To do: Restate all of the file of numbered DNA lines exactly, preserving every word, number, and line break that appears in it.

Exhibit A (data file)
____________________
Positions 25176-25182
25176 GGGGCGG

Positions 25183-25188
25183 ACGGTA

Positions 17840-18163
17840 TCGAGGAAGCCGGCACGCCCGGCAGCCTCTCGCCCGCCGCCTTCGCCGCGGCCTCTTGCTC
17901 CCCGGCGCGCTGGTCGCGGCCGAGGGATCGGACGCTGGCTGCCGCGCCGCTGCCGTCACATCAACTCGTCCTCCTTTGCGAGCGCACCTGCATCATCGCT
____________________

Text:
Positions 25176-25182
25176 GGGGCGG

Positions 25183-25188
25183 ACGGTA

Positions 17840-18163
17840 TCGAGGAAGCCGGCACGCCCGGCAGCCTCTCGCCCGCCGCCTTCGCCGCGGCCTCTTGCTC
17901 CCCGGCGCGCTGGTCGCGGCCGAGGGATCGGACGCTGGCTGCCGCGCCGCTGCCGTCACATCAACTCGTCCTCCTTTGCGAGCGCACCTGCATCATCGCT